What does production mean exactly? Surely the answer depends on who you ask and what application they are working on. There are so many different ways to produce business value with machine learning and data science that there can't be a single unambiguous definition or a way to deploy projects to production.
However, there are characteristics that are common to all production deployments:
Production deployments should run without human intervention. It is not very practical to use results that require you to execute
runon your laptop to power serious business processes or products.
Production deployments should run reliably in a highly available manner. Results should appear predictably, even if infrastructure encounters spurious failures.
Consider the Metaflow journey
Thus far the steps have involved a human in the loop, from local
development to scalable flows. In
contrast, a defining feature of production deployments is that they are fully automated.
We achieve this by scheduling flows to run automatically on a production-grade
workflow orchestrator, so you don't need to write
run manually to produce the desired
Reliably Running, Automated Flows
What about the second characteristic of production deployments - reliability? Firstly, a big benefit of Stage II is that you can test your workflows at scale, and add reliability-enhancing features, making sure your flows can cope with production-scale workloads. Secondly, your flow needs to be orchestrated by a system that by itself runs reliably, which is harder than it sounds. Such a production-grade orchestrator needs to be
Highly available: The orchestrator itself must not crash, even if a server it runs on hits a random failure.
Highly scalable: We shouldn't have to worry about the number flows orchestrated by the system.
Capable of triggering flows based on different conditions: We should be able to automate flow execution flexibly.
Easy to monitor and operate: To minimize the time spent on occasional human interventions.
Fortunately, a few systems are able to fulfill these requirements, judging by their track record. Metaflow integrates with two of them: Argo Workflows that runs on Kubernetes and AWS Step Functions, a managed service by AWS. As of today, Argo Workflows is the only orchestrator that supports Metaflow's powerful event-triggering functionality, which makes it a good default choice.
In addition, Metaflow integrates with a popular open-source workflow orchestrator, Apache Airflow. While Airflow has more limitations than the two aforementioned orchestrators, it is a good choice if you have many DAGs deployed on it already and you don't want to introduce a new orchestrator in your environment.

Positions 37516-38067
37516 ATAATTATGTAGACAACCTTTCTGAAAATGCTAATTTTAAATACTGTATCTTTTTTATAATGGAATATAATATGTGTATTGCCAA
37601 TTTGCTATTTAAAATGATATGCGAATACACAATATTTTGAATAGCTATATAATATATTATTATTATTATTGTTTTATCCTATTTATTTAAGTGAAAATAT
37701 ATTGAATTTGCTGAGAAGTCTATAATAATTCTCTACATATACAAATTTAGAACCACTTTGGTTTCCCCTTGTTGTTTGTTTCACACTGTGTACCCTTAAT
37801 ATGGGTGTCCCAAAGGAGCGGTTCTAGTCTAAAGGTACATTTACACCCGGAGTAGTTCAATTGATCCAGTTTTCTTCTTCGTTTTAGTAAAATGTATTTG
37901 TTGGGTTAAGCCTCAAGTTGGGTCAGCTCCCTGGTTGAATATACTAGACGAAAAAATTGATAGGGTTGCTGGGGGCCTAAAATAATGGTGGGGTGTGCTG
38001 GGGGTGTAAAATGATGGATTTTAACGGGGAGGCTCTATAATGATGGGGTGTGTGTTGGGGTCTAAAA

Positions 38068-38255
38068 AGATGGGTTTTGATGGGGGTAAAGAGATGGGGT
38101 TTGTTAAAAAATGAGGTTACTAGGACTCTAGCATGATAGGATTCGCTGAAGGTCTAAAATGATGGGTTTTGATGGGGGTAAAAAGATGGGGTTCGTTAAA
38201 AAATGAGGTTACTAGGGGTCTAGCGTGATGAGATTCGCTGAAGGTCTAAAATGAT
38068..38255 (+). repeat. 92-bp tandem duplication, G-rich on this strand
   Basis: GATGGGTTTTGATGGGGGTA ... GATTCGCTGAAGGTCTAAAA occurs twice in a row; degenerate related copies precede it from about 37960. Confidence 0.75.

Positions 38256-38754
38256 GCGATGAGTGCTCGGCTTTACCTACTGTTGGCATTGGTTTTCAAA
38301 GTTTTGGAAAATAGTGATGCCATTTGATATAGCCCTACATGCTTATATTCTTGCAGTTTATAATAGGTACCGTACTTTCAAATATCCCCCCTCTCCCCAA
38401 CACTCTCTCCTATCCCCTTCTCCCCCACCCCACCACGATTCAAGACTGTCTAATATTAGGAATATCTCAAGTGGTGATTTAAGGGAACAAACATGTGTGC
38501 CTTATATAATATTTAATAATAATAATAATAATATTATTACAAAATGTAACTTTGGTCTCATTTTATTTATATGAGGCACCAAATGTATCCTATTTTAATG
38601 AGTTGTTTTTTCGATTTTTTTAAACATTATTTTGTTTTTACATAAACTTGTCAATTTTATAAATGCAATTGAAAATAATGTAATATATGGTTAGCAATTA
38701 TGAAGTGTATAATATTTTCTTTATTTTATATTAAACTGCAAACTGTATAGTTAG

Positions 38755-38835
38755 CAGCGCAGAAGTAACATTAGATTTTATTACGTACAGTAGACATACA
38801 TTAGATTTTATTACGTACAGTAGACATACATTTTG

While all of these systems are quite complex under the hood, Metaflow makes using them trivial: You can deploy your flows literally with a single command - no changes in the code required. Also, this means that you can switch between schedulers easily. For instance, you can start with Apache Airflow to stay compatible with your existing data pipelines and migrate to Argo Workflows over time without having to pay any migration tax.
Patterns of production deployments
Once flows run reliably, you can leverage the results - like freshly trained models - on various systems:
- You can use deployed workflows as building blocks to compose larger systems using event triggering.
- You can write fresh predictions or other results in a data warehouse, e.g. to power a dashboard.
- You can populate fresh results in a cache e.g. for a recommendation system.
- You can deploy models on a model hosting platform of your choosing, e.g. Seldon or AWS Sagemaker.
The exact pattern depends on your use case. Importantly, creating these integrations become much easier when you can trust your flows to run reliably. We are happy to help you on the Metaflow support Slack to find a pattern that works for your needs.
To Production And Back
While the journey illustration above looks like a linear path from prototype to production, realistically the picture should illustrate loops everywhere. In particular, there is constant interaction between local development and production deployments, as you troubleshoot production issues (inevitably), as well as keep working on newer versions of flows.
When it comes to troubleshooting, a hugely convenient feature is the ability to
resume failed production runs
locally. Also, remember that
you can inspect the state of any production run with
cards and notebooks, in real-time.
When it comes to working on newer versions, how do you know if a newer version performs
better than the latest production deployment? Often, the best way to answer the question
is to deploy the new version to run concurrently with the existing production version
and compare the results, as in an A/B test. This pattern is enabled by the
decorator. Also, Metaflow
tags come in
handy when designing processes around production deployments.
What You Will Learn
You can get a feel of all these concepts and test them hands-on without having to install anything locally by signing up for a Metaflow Sandbox!
In this section, you will learn how to make your flows run automatically without any human intervention.
The basics of scheduling Metaflow flows:
- Depending on the infrastructure you have installed, pick a section below:
Coordinating larger Metaflow projects is a more advanced pattern that enables multiple parallel production deployments.
Connecting flows via events shows how you can make workflows start automatically based on real-time events. This pattern allows you to build reactive systems using flows as building blocks.